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Run differentials anyone?Yankees: +170Rays: +156Twins: +124Braves: +121Phillies: +120Giants: +112Rangers: +100...Indians: -105Astros: -107Diamondbacks: -119Mariners: -166Royals: -172Orioles: -176Pirates: -276My god, how bad are the Pirates? 100 runs clear of the next worse team? And it's really worse than that, when you consider the Orioles (who are 2nd worst) are in the same division as the two best teams and have two other teams net postive while the Pirates are in a division that doesn't have any team +100 and in fact only has two teams net positive.Are we talking historically bad?

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Ahh, Joe Morgan.I think it's a joke to have that kind of debate. What Sabathia has done is be the best pitcher in the AL from opening day to this point. I don't buy into the point that if Felix is pitching for someone else he'd have more wins. They said that about Cliff Lee when he left Seattle, but he's lost more than he's won since he left Seattle. The name of the game is to win and he's won. And if you're looking at a second guy, it has to be David Price. It's amazing to me that we have let computers define him rather than performance. His job is to win the game, not just pitch 5-6 innings. I don't think there should be a debate between Felix and Sabathia.The bolded is the best part, right? Since Felix actually leads the league in innings pitched and all?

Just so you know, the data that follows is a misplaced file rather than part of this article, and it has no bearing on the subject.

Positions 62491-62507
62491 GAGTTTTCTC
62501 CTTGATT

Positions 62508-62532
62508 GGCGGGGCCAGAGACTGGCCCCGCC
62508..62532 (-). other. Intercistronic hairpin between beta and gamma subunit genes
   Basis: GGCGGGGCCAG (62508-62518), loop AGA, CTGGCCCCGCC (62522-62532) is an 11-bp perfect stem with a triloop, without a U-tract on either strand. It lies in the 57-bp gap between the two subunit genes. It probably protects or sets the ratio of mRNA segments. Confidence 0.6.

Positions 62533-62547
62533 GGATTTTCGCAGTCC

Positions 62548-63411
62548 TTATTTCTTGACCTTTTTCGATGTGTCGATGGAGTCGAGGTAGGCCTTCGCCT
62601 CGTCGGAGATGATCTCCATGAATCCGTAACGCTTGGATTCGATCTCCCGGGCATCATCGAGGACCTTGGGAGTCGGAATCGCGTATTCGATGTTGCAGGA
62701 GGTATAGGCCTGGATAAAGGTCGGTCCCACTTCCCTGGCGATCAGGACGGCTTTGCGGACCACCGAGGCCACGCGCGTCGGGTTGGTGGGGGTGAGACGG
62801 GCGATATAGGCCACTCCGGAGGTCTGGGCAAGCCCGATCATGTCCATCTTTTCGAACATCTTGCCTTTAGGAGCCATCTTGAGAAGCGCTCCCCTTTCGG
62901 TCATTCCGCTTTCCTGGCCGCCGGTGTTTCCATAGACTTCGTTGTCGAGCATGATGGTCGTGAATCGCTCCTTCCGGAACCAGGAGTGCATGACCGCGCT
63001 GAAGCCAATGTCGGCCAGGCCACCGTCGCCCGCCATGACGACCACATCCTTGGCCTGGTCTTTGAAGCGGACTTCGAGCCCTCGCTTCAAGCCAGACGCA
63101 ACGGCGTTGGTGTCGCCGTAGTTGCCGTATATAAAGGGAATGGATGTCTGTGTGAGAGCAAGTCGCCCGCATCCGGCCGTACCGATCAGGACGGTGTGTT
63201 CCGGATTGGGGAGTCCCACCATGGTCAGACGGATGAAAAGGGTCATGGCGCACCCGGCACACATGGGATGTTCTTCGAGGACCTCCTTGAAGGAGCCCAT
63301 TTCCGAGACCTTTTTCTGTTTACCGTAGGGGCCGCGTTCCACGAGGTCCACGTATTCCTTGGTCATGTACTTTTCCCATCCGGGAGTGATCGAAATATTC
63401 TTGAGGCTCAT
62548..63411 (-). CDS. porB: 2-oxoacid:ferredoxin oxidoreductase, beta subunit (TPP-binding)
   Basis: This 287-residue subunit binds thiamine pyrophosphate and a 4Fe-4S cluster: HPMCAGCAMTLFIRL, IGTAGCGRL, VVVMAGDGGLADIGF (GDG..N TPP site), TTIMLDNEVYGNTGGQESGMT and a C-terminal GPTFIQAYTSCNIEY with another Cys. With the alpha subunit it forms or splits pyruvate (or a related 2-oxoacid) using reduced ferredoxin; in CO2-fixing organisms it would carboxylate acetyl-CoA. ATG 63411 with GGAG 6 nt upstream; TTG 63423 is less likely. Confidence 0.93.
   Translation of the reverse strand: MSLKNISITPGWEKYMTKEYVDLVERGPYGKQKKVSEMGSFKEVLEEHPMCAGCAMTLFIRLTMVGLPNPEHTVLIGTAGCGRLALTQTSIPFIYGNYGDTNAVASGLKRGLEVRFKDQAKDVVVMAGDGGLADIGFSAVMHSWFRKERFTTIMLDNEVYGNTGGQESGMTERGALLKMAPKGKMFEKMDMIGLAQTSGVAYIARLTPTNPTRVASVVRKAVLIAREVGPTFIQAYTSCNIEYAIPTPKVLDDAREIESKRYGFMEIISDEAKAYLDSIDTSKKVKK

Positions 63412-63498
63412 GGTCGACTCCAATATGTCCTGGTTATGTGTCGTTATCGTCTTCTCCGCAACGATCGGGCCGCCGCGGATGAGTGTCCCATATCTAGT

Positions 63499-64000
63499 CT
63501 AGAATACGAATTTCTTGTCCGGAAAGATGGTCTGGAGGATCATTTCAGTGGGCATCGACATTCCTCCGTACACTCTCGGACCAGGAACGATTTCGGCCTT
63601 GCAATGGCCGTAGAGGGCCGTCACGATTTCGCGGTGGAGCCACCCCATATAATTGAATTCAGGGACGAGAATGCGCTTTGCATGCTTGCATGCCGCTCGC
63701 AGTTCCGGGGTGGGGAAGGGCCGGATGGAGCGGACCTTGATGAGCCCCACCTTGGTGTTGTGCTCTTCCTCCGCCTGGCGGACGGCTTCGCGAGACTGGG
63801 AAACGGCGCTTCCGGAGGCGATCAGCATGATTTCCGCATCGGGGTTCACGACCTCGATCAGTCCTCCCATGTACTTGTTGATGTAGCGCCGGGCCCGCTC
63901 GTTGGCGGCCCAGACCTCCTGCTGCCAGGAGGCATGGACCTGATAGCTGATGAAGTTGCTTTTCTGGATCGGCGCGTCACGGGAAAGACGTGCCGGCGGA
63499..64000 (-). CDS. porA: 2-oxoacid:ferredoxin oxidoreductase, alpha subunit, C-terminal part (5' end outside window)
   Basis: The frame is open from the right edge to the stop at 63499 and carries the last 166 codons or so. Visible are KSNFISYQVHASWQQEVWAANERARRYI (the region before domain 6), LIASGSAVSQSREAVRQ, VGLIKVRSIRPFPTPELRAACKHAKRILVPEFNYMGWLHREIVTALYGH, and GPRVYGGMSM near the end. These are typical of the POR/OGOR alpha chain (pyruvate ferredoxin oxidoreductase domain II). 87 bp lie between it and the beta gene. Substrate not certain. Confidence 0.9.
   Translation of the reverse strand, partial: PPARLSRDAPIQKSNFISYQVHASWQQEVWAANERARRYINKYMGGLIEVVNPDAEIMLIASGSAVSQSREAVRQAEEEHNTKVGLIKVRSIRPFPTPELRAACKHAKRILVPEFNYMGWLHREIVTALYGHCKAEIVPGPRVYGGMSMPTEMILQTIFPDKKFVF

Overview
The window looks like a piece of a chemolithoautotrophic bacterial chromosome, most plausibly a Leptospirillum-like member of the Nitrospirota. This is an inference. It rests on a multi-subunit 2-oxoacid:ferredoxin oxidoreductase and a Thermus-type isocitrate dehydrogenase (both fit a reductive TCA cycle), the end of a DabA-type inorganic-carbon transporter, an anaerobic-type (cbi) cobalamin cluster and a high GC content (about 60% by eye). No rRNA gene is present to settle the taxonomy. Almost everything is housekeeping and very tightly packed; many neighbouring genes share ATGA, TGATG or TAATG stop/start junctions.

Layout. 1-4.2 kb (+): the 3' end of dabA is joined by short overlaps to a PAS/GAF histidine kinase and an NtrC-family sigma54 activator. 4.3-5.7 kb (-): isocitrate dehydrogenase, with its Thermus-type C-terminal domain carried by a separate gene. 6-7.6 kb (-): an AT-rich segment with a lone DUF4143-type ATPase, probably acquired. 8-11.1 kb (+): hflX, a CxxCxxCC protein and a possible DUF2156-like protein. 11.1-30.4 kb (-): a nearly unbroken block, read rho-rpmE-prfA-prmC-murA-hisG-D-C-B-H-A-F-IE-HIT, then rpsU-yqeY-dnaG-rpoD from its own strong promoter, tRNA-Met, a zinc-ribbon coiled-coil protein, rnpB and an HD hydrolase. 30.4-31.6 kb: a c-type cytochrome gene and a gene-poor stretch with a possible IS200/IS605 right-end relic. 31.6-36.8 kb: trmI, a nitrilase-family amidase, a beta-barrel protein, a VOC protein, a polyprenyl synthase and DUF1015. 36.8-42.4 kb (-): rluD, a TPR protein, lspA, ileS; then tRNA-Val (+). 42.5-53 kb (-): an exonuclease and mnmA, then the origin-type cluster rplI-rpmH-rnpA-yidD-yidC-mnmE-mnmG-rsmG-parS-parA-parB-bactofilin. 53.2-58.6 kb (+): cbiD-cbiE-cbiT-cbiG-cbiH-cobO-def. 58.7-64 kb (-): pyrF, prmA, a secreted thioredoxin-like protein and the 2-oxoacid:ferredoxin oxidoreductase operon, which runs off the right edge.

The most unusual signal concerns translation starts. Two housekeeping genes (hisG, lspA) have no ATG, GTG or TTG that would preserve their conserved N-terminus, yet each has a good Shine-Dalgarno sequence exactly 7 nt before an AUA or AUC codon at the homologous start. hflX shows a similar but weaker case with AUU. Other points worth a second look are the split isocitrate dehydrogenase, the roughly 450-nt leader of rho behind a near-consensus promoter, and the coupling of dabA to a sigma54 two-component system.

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Ahh, Joe Morgan.I think it's a joke to have that kind of debate. What Sabathia has done is be the best pitcher in the AL from opening day to this point. I don't buy into the point that if Felix is pitching for someone else he'd have more wins. They said that about Cliff Lee when he left Seattle, but he's lost more than he's won since he left Seattle. The name of the game is to win and he's won. And if you're looking at a second guy, it has to be David Price. It's amazing to me that we have let computers define him rather than performance. His job is to win the game, not just pitch 5-6 innings. I don't think there should be a debate between Felix and Sabathia.The bolded is the best part, right? Since Felix actually leads the league in innings pitched and all?